The Palio di Siena (known locally simply as Il Palio) is a horse race that is held twice each year, on July 2 and August 16, in Siena, Italy. Ten horses and riders, bareback and dressed in the appropriate colours, represent ten of the seventeen contrade, or city wards. The Palio held on July 2 is named Palio di Provenzano, in honour of the Madonna of Provenzano, who has a church in Siena. The Palio held on August 16 is named Palio dell'Assunta, in honour of the Assumption of Mary.
A magnificent pageant, the Corteo Storico, precedes the race, which attracts visitors and spectators from around the world.
The race itself, in which the jockeys ride bareback, circles the Piazza del Campo, on which a thick layer of dirt has been laid, three times and usually lasts no more than 90 seconds. It is not uncommon for a few of the jockeys to be thrown off their horses while making the treacherous turns in the piazza, and indeed, it is not unusual to see unmounted horses finishing the race without their jockeys.
The earliest known antecedents of the race are medieval. The town's central piazza was the site of public games, largely combative: pugna, a sort of many-sided boxing match or brawl; jousting; and in the 16th century, bullfights. Public races organized by the contrade were popular from the 14th century on; called palii alla lunga, they were run across the whole city.
When the Grand Duke of Tuscany outlawed bullfighting in 1590, the contrade took to organizing races in the Piazza del Campo. The first such races were on buffalo-back and called bufalate; asinate, races on donkey-back, later took their place, while horse racing continued elsewhere. The first modern Palio (called palio alla tonda to distinguish it from the earlier palii alla lunga) took place in 1656.
A SECOND PALIO IN AUGUST
At first, one race was held each year, on July 2. A second, on August 16, was added from 1701, though initially, the August race was run intermittently rather than every year. The August race (il palio dell'Assunta), which coincided with the Feast of the Assumption, was probably introduced "spontaneously" as part of the feasting and celebration associated with this important festival. August 16 was presumably chosen because the other days of the mid-August canonical festival, the 14th and 15th of the month, were already taken up respectively by the Corteo dei Ceri (Procession of the Ceri) and by the census.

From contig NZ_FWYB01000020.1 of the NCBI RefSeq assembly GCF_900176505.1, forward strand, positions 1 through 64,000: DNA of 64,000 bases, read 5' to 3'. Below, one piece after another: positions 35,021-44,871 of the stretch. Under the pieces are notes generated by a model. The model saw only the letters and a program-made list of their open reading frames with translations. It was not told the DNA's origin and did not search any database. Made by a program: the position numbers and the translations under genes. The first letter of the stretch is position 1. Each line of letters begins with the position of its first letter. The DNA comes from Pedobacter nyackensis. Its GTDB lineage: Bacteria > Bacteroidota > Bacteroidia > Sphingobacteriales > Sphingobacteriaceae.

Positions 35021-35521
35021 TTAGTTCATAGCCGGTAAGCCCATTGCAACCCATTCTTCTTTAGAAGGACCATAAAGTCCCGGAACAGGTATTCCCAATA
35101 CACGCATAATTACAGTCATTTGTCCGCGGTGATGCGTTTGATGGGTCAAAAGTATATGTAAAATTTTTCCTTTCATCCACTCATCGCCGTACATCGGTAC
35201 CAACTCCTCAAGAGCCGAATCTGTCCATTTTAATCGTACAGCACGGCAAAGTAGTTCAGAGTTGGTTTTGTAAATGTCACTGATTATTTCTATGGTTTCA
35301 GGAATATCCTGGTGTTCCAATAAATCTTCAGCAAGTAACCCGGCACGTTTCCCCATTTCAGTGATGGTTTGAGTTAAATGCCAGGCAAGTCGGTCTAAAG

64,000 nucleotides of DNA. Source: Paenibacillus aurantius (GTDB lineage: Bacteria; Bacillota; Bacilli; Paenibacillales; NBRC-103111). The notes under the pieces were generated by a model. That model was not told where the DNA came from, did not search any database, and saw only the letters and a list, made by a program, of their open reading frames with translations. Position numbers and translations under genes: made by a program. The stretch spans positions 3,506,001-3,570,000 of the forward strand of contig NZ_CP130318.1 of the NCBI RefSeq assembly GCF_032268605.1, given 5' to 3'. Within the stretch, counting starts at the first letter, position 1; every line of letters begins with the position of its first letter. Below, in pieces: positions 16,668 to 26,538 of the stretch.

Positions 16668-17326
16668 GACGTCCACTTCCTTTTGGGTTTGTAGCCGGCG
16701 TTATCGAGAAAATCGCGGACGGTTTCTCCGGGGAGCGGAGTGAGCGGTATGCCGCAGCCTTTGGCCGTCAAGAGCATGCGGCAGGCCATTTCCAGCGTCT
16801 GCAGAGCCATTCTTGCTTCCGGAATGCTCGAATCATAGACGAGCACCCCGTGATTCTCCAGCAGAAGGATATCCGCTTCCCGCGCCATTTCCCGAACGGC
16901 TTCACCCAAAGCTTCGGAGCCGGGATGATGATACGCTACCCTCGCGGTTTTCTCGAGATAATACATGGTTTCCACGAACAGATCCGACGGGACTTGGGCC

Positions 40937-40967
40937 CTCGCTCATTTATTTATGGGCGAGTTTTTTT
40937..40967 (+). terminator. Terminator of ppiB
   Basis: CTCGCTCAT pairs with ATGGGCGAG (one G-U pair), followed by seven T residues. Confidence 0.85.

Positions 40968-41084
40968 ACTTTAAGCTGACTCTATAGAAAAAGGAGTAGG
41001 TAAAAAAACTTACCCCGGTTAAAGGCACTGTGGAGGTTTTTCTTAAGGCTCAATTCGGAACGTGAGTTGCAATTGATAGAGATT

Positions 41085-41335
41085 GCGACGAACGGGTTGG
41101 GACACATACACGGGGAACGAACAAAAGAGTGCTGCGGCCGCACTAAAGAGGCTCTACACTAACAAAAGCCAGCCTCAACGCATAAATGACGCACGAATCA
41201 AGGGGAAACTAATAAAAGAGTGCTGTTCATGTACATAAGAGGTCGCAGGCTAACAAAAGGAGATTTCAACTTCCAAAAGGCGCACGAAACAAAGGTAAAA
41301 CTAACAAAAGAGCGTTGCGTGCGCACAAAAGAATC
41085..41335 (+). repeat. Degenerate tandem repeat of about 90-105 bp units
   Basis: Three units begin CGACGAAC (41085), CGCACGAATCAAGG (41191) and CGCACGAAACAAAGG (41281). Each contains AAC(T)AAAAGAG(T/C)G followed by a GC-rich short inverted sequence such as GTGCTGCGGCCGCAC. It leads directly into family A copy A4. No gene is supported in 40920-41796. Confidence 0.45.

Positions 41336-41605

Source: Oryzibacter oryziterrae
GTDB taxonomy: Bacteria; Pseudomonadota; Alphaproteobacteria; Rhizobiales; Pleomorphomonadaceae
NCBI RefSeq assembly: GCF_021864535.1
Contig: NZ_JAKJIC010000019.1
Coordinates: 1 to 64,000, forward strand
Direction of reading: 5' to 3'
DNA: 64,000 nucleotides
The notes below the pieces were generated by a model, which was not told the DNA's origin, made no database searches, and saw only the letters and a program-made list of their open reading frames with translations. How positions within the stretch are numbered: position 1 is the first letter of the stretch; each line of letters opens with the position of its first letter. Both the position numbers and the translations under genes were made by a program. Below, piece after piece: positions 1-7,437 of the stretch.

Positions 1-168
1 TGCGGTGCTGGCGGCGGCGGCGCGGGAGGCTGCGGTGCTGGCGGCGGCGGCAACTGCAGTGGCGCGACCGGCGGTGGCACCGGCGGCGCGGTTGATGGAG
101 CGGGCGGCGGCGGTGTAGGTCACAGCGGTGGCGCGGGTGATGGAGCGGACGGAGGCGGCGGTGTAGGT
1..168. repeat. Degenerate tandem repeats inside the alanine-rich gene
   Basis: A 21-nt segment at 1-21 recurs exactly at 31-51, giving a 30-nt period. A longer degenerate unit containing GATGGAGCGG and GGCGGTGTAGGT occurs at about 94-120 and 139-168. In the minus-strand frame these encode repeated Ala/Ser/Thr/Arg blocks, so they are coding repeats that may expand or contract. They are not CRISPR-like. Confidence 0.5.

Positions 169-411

The August Palio started out as an extension of the celebrations of the July Palio and was organized and funded by July's winning contrada, though only if the contrada in question could afford it. After 1802, however, organisation and funding the August race became a central responsibility of the city, which removed annual uncertainty over whether or not an August Palio would run.
It was originated in 1581 on August 15.
THE RACE TODAY
The first race (Palio di Provenzano) is held on July 2, which is both the Feast of the Visitation and the date of a local festival in honour of the Madonna of Provenzano (a painting once owned by the Sienese leader Provenzano Salvani, which was supposed to have miraculous curative power). The second race is held on August 16 (Palio dell'Assunta), the day after the Feast of the Assumption, and is likewise dedicated to the Virgin Mary. After exceptional events (example the Apollo 11 moon landing) and on important anniversaries (example the centennial of the Unification of Italy), the Sienese community may decide to hold a third Palio between May and September. The most recent was in 2000 to mark the millennium.
The field consists of ten horses, so not all seventeen contrade can take part in the Palio on any occasion. The seven contrade that did not take part in that month of the previous year are automatically included; three more are chosen by draw (twice a year, in the last days of May and at the beginning of July). Private owners (among them, some jockeys) offer the pick of their stables, selected during the year after trial races, other Palio races in Italy and veterinary examination, from which main representatives of the participating contrade, the Capitani, choose ten of approximately equal quality, three days before the race. A lottery then determines which horse will run for each contrada. Six trial races are run, the first on the evening of the horse selection and the last on the morning before the Palio. The devout residents of each contrada, known as contradaioli, invoke the sacred aid of their patron saint for their horse and jockey.